Surgery. Laparoscopic myomectomy and subsequent pregnancy: results in 54 patients
Source: Human Reproduction, Volume 15, Number 9, September 2000 , pp. 1993-1996(4)
Publisher: Oxford University Press
Abstract:The laparoscopic approach to myomectomy has raised questions about the risk of uterine rupture in patients who become pregnant following surgery. It has been suggested that the rupture outside labour in pregnancies following laparoscopic myomectomy can be due to the difficulty of suturing or to the presence of a haematoma or to the wide use of radio frequencies. In this paper we describe the pregnancy outcome of 54 patients submitted to laparoscopic myomectomy at our Institution and prospectively followed during subsequent pregnancies. A total of 202 patients underwent laparoscopic myomectomy. A total of 65 pregnancies occurred in 54 patients who became pregnant following surgery. Data were collected about complications of pregnancy, mode of delivery, gestational age at delivery and birthweight of the neonates. No cases of uterine rupture occurred. Twenty-one pregnancies followed an IVF procedure. Nine patients conceived twice and one three times. Four multiple pregnancies occurred. Eight pregnancies resulted in a first trimester miscarriage and another in an interstitial pregnancy requiring laparotomic removal of the cornual gestational sac. Of the remaining 56 pregnancies, 51 (91%) were uneventful. In two cases a cerclage was performed at 16 weeks. In two cases pregnancy-induced hypertension developed. Two pregnancies ended with a preterm labour (26–36 weeks). A Caesarean section was performed in 45 cases (54/57, 80%). In terms of the safety of laparoscopic myomectomy in patients who become pregnant following surgery, our results were encouraging. However, further studies are needed to provide reliable data on the risk factors and the true incidence of uterine rupture.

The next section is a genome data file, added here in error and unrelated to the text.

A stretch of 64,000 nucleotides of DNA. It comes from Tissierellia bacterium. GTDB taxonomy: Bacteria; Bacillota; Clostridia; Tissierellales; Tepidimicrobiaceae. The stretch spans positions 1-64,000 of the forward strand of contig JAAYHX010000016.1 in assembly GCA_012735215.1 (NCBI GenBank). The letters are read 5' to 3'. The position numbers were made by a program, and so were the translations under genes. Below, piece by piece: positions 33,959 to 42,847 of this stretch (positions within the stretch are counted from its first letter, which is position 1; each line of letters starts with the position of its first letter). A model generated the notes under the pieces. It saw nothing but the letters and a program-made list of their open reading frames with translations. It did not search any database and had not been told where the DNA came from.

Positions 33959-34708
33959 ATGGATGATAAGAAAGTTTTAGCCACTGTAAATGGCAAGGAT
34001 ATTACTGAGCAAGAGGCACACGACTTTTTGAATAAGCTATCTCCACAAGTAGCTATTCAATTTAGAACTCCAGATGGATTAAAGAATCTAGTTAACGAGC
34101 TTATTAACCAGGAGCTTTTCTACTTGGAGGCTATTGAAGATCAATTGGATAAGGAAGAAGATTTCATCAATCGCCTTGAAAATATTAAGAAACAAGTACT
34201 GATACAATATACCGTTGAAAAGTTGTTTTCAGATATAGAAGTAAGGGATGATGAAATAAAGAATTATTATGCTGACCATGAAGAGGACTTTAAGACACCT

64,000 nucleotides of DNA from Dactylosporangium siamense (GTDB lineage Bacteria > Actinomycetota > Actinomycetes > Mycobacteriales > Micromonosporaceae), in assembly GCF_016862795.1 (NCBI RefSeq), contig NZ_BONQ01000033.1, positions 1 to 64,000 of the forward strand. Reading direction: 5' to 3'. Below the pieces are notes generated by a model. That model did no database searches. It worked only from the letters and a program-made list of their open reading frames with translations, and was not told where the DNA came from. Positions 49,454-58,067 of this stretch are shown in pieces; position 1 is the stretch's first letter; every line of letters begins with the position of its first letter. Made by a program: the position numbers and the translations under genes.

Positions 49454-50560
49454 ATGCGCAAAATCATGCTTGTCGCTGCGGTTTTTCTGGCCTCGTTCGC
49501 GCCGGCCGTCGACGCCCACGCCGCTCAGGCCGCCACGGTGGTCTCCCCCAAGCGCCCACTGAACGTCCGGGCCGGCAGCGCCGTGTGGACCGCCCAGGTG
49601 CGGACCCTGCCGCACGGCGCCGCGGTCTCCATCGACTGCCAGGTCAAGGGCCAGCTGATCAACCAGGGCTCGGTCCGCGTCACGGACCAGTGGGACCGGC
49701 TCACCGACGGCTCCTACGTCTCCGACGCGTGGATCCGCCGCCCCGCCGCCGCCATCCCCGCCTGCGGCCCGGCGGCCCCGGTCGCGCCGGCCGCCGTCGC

Document Type: Research article
Publication date: 2000-09-01
- Human Reproduction features full-length, peer-reviewed papers reporting original research, clinical case histories, as well as opinions and debates on topical issues. Papers published cover the scientific and medical aspects of reproductive physiology and pathology, endocrinology, andrology, gonad function, gametogenesis, fertilization, embryo development, implantation, pregnancy, genetics, genetic diagnosis, oncology, infectious disease, surgery, contraception, infertility treatment, psychology, ethics and social issues. The highest scientific and editorial standard is maintained throughout the journal along with a rapid rate of publication.